Because this is a leap year, this week we celebrate Shabbat Shekalim. We add in verses from Ki Tissa to recall the census of the people by the counting of the half Shekel. At the same time, we hear the institution of Shabbat and the penalties for breaking the commandments of the day. Both readings go on to specify physical objects that were to be made and the way they were to be used in order to define practice for our newly formed nation.

In the 18th Century, Alexis de Tocqueville, (who had been sent to America to report into the prison service), produced a large body of work; his observations on American society. It included the relationship of religion to society. He wrote:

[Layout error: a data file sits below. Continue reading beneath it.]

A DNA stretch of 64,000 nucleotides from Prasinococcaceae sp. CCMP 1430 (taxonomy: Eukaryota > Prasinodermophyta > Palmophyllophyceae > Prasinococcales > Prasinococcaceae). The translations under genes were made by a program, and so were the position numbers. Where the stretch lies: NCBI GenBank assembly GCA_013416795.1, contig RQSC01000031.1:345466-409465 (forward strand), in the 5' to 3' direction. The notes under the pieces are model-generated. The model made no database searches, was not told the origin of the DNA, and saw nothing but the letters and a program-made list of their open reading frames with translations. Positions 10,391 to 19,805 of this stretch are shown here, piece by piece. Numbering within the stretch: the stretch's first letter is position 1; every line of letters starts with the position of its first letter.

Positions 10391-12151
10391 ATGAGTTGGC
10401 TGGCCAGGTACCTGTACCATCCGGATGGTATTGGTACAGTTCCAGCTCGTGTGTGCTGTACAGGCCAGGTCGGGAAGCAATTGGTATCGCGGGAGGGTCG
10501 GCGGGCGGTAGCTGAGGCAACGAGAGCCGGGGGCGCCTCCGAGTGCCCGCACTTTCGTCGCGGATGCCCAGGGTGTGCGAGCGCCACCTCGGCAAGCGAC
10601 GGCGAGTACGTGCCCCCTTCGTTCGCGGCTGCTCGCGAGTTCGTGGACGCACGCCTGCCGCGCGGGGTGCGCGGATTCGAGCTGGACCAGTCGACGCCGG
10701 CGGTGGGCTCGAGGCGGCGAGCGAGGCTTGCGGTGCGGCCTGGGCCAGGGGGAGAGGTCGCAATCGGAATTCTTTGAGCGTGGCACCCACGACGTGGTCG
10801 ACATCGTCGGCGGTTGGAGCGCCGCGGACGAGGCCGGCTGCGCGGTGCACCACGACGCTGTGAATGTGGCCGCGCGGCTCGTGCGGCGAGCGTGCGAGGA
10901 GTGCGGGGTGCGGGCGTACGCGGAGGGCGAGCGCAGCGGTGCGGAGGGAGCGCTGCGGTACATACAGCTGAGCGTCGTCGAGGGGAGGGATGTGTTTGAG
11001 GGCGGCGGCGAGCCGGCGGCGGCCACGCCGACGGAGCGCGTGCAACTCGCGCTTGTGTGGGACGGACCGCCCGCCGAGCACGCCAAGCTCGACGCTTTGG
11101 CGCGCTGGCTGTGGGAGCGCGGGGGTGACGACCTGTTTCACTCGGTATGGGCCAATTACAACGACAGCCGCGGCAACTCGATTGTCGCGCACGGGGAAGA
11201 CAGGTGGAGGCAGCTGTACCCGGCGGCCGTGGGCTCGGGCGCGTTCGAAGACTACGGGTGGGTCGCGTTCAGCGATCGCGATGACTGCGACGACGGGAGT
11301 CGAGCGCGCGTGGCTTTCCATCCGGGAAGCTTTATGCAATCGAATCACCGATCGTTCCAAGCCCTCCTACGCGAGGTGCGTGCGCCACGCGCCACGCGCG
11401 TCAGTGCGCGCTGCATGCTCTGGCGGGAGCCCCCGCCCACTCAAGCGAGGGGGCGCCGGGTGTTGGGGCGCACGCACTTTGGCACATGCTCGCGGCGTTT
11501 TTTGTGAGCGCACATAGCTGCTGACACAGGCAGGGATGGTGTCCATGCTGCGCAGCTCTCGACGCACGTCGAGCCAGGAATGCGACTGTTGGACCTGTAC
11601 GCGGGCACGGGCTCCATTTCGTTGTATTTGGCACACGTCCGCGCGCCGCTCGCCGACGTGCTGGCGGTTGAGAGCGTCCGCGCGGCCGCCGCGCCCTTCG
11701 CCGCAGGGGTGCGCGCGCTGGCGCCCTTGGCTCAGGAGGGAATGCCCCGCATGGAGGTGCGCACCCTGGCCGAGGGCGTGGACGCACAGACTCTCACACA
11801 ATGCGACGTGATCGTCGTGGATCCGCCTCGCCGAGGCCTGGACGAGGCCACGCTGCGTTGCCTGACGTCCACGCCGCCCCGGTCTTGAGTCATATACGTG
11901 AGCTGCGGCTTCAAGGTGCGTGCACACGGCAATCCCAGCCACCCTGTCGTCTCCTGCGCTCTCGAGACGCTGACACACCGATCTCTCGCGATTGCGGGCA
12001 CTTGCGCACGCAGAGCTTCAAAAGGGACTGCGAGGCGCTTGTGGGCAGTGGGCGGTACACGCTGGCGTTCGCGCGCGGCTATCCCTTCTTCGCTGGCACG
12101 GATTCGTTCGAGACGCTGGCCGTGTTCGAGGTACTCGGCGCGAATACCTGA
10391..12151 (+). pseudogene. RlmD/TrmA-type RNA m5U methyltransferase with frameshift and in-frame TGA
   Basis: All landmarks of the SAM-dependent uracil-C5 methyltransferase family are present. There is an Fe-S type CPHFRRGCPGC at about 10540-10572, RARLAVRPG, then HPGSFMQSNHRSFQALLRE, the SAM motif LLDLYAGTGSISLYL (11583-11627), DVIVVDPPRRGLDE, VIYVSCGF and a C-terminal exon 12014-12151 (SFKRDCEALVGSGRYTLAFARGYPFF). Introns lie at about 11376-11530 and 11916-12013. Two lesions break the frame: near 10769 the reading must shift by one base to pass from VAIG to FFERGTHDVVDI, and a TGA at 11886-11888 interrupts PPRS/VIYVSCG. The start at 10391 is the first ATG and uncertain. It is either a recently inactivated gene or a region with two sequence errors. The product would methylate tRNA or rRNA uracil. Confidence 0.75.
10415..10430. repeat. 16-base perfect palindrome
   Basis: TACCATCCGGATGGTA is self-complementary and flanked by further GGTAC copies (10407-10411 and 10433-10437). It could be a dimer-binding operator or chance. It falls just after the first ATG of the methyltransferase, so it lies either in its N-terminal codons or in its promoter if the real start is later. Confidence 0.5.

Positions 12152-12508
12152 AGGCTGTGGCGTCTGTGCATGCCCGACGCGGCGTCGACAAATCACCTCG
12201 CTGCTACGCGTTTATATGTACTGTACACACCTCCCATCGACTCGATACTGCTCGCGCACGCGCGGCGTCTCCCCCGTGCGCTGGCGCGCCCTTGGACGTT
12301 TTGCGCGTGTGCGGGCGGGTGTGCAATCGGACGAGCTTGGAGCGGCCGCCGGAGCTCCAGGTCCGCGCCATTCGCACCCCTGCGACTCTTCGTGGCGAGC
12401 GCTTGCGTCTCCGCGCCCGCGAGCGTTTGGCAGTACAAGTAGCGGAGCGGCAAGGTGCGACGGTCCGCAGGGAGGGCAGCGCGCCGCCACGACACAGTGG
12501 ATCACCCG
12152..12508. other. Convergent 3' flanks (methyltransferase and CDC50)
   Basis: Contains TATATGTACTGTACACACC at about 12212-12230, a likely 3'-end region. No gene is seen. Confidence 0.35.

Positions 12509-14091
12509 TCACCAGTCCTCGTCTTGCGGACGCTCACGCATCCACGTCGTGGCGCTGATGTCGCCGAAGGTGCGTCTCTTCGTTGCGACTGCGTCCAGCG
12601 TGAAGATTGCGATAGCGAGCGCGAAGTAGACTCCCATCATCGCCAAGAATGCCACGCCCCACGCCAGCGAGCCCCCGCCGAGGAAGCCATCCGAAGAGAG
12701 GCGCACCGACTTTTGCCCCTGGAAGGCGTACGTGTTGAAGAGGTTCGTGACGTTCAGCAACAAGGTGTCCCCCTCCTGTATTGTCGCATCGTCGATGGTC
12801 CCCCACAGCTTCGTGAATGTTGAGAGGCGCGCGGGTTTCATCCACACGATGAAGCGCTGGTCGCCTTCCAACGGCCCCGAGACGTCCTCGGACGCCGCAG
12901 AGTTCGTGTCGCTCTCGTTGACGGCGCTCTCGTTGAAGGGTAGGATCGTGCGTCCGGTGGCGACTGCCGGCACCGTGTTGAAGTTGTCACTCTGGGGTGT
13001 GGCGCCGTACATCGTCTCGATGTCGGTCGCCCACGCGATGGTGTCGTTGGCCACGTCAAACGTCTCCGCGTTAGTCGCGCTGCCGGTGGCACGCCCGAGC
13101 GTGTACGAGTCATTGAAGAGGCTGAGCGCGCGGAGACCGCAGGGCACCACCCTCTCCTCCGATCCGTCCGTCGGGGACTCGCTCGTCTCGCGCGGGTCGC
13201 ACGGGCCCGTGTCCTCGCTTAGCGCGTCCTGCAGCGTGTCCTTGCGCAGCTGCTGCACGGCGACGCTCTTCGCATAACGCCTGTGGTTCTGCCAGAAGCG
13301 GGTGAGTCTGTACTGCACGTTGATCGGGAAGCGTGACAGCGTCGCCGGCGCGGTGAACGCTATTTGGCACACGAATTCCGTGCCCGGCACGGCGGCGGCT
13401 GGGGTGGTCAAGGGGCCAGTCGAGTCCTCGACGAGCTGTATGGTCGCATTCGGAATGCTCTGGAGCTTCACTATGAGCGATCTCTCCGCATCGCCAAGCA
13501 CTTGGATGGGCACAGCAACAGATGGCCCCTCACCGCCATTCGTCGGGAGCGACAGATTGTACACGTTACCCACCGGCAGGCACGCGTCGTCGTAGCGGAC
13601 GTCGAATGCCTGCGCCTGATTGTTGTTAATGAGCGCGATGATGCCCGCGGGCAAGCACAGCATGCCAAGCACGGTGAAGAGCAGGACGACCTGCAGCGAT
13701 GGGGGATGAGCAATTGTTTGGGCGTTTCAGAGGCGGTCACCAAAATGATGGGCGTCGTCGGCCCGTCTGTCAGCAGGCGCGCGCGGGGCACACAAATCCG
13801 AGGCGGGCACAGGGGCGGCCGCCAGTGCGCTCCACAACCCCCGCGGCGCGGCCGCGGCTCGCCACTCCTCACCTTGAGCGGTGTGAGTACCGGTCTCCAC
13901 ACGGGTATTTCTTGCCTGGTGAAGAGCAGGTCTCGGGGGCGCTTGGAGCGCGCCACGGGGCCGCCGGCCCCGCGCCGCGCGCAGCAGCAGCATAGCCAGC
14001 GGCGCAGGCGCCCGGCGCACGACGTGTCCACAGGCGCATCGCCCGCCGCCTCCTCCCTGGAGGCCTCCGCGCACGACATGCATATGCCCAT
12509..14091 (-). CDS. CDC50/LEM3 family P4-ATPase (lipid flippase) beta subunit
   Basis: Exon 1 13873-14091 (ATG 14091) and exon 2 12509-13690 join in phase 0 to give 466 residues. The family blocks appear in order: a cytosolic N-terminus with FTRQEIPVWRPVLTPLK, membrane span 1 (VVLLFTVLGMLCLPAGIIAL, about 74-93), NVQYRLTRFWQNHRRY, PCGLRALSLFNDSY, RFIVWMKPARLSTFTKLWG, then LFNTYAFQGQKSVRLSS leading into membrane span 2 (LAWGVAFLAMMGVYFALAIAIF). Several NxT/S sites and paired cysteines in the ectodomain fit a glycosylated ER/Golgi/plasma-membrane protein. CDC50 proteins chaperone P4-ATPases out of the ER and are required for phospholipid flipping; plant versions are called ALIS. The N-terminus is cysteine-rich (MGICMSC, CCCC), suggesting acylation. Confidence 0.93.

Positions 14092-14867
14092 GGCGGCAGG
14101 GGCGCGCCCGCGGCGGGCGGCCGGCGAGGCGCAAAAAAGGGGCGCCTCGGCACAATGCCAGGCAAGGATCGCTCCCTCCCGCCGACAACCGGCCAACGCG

As long as family feeling (for which we can read religion) is kept alive, the opponent of oppression is never alone.

Physical objects; structures, ornaments and regulations can imprison us. They have no intrinsic religious value.  Jews do not try to see God, we listen.  The 19th century Jewish historian Heinrich Graetz wrote:

The pagan beholds his God: the Jew hears Him.

I want to dedicate this “Thought” in the memory of Rabbi Dr Jeremy Collick, z.l. our teacher and our Rabbi. A good friend, a kind and gentle man who always listened.  May his soul be bound up in the bond of life